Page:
Wireless Security

Wireless connectivity is a wonderful thing. No wires to tether you to a particular room or pulling new wires through walls, attics and crawl spaces; you can move from place to place and still have the convenience of surfing the internet or printing a document.

However, wireless comes with an added level of concern: security. Since wireless is based on radio signals, a user has no control as to where these signals go; they radiate out in every direction from the wireless router, access point or other wireless device. Therefore, without additional precautions taken by the user or organization, anyone can hijack the signal for their own use.

So, what are some measures you can take to safeguard your wireless network?

Disabling Broadcasting SSID
The SSID (Service Set Identifier) is essentially the name of your wireless router or access point. When you turn on your wireless laptop and look for available wireless networks, the list it shows you contains the name (SSID) of every network in the area that you can connect to. In the early days of wireless, experts recommended that users turn off broadcasting the SSID to hide the network. However, the SSID was never intended to be used as a secret password. Since the SSID is still used to establish a connection and is never encrypted, any rookie hacker could find it. Thus, turning it off is really optional but it does add an additional layer of annoyance to any would be hacker.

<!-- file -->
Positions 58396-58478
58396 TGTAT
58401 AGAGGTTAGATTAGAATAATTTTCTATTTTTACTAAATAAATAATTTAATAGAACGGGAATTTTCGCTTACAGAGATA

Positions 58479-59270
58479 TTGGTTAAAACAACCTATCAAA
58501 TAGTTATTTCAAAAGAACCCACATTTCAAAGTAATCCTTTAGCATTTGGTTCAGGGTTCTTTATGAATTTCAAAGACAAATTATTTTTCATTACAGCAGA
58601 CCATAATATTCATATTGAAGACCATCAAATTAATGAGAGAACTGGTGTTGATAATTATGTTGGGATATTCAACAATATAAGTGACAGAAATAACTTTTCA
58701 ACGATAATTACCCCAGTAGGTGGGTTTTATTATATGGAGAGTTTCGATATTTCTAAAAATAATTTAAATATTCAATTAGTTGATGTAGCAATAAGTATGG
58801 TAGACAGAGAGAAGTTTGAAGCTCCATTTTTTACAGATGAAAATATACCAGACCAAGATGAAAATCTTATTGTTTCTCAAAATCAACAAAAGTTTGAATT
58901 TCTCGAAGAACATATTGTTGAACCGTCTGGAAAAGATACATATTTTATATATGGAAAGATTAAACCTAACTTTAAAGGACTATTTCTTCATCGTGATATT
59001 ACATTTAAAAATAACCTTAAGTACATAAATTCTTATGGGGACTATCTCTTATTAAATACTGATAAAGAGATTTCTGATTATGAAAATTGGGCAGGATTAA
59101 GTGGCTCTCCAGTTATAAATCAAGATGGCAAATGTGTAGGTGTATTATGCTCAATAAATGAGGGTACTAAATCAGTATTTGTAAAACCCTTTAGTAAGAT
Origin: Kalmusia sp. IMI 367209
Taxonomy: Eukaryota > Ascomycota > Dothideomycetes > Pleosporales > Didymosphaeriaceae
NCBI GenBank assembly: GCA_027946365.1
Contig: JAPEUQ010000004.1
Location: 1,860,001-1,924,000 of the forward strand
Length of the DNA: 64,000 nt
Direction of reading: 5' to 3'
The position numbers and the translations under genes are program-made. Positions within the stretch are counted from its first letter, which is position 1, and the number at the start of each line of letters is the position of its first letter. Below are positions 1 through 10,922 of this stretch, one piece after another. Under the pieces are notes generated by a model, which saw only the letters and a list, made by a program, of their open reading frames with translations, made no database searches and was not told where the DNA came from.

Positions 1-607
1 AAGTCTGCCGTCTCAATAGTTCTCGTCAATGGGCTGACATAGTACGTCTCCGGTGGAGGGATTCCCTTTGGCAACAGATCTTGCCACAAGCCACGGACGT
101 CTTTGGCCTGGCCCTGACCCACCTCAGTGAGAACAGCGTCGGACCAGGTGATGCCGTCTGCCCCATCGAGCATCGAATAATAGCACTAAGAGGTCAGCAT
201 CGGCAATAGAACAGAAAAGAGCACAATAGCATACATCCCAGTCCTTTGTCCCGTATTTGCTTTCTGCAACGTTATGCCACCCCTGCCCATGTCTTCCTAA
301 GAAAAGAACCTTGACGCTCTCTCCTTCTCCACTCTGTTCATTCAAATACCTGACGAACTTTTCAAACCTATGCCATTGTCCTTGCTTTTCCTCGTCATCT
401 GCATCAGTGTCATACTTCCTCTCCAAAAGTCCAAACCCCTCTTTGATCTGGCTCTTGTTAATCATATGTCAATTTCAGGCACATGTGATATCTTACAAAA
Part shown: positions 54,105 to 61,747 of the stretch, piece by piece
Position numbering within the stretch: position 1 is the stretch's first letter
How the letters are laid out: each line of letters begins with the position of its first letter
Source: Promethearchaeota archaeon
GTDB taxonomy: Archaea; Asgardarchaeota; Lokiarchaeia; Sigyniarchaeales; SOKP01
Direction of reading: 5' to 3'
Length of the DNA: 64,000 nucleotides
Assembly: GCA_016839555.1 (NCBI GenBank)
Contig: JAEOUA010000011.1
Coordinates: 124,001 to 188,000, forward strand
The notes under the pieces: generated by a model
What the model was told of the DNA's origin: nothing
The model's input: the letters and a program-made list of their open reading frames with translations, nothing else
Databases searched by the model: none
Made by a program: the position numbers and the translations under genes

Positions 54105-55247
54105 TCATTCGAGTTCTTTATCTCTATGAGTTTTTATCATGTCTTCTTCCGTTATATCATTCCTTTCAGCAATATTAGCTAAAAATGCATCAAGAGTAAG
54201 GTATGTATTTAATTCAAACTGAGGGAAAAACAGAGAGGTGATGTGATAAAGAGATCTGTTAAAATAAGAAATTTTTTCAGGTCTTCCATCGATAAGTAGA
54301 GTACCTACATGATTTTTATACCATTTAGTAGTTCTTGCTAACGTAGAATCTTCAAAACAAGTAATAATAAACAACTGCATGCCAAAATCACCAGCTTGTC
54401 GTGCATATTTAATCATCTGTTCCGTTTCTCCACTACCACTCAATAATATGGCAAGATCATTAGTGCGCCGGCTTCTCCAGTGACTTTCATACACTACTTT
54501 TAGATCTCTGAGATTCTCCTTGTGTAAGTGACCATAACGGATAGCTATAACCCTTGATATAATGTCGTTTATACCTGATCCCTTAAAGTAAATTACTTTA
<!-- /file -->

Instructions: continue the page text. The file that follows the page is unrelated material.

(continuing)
However, one good practice is to use an SSID that doesn't give away who you are. Why tempt any one by using an SSID that says "John Does House" or "Bobs Wireless". Just use something generic like "Wireless1" or "MyWireless". This is especially true if you use an ISP's (Internet Service Provider) wireless router/access point. Many come with an SSID that identifies the type of wireless router it is (e.g. 2wire1234). This gives a hacker a key piece of information and a great starting point toward compromising your network.

Enable Encryption
Almost all wireless routers and access points today come with encryption built in. Encryption is a method by which one device scrambles the data before sending it (including passwords) and the other device unscrambles it after receiving it. The scrambling/unscrambling is based upon agreed upon keys between the two devices and, therefore, any device without a key cannot read the data or even connect to your wireless network.

    Encryption Options:

  1. WEP (Wired Equivalent Privacy)

    This was the industry's first attempt at providing secure communication. Despite the optimistic name, this protocol never lived up to its promise. Within a short time, hackers discovered several flaws in it that allowed the keys to be uncovered relatively easily. That said, if you have no other options because of the age of your wireless equipment, some encryption is better than none and you should activate it.

  2. WPA (Wi-Fi Protected Access version 1)

    This protocol was developed to address the shortcomings of WEP. The encryption method was updated to be more secure. Also, additional options were added that allowed the wireless security to be integrated into a corporate security setting (WPA-Enterprise). An important aspect of WPA was that only a device's software (also called firmware) had to be updated. The hardware didn't need to be changed.